Home Beatmaking & Production How To Sample In FL Studio – A Complete Guide [Part II/Edison & Fruity Slicer]

How To Sample In FL Studio – A Complete Guide [Part II/Edison & Fruity Slicer]

by Stuart Charles Black

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I am currently editing this post from years ago and converting it into a step-by-step guide with updated FL Studio 21 screenshots. If you happen to stumble across this page, don’t fret. The producer series is getting a complete makeover!

Now that we’ve got a WAV file on our desktop for sampling, let’s take it to FL Studio and chop it up!

If you need a hand sampling from vinyl records before taking them into FL Studio, I have a quick guide on that:

As a beatmaker, I used to labor over this question. It is strange to think that at one point, this was a major obstacle that I thought was incredibly complicated.

The prospect of collecting records and using them to sample is something that I have always been passionate about but didn’t always know how to do.

Today I will strip down the process for you!!

I used to use Reason’s ReCycle, but once I discovered Edison/FL Slicer, there was no going back.

This guide covers the following methods:

  • Edison + Fruity Slicer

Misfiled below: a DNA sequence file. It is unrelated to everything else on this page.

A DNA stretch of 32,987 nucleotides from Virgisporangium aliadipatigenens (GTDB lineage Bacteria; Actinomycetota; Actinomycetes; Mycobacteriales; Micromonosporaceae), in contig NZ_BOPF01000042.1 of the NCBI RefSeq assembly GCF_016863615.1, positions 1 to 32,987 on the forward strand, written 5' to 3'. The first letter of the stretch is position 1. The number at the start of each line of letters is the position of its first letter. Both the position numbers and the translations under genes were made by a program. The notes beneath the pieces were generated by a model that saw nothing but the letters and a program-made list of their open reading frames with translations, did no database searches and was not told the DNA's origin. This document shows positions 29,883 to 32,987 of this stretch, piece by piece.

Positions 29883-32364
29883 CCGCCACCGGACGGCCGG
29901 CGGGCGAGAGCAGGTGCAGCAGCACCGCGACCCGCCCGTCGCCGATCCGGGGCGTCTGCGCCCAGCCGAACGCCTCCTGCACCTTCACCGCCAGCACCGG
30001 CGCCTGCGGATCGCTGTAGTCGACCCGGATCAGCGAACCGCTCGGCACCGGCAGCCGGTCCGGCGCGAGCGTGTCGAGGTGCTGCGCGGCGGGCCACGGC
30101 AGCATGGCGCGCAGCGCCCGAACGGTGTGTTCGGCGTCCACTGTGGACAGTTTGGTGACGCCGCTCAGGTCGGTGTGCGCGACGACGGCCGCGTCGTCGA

• Edison + FPC
  • Slicex (easiest with FL Key)

Once we’re done slicing up some samples, I’ll show you the Edison > FPC method (mapping out the chopped samples) that I previously used, the Edison + Fruity Slicer, and then the Slicex technique; one I’m currently using with the FL Key because it’s easier and faster. 

After going through these methods, you should be highly motivated to drop everything and purchase the FL Key.

It’s a truly amazing unit and literally programmed for FL Studio in a way that’s kind of hard to believe.

Let’s get into it.

Edison Method

Step 1

Open Edison

In FL Studio, there’s a scissor at the top. Click that.

Step 2

Click the File Button

Next, we’re going to click the file button all the way to the left which looks like a picture of a little floppy disk.

You know, those things that no one uses anymore because it’s not 1990? 😛

In the 90s, it was what you used to store crap on. Nowadays, it makes for a neat little icon!! 😀

Anywho, click that button, find where you saved your sample, and then load it into Edison for chopping.

Keep in mind you don’t have to sample from vinyl even though it’s the most fun method. Any WAV, or MP3 file will do.

Step 3

Normalize the audio

This is where it gets fun and interesting. Everyone has their own way of chopping up a sample.

That’s what makes us all unique!

For instance, two people could make the same sample sound totally different.

It’s what gives us our individuality and keeps us coming back to the studio.

Important Note:

If you sampled something from Vinyl and forgot to Normalize it in Audacity, you can fix it in Edison.

To fix that, just click the “Normalize” button which is on the top row, second from the left.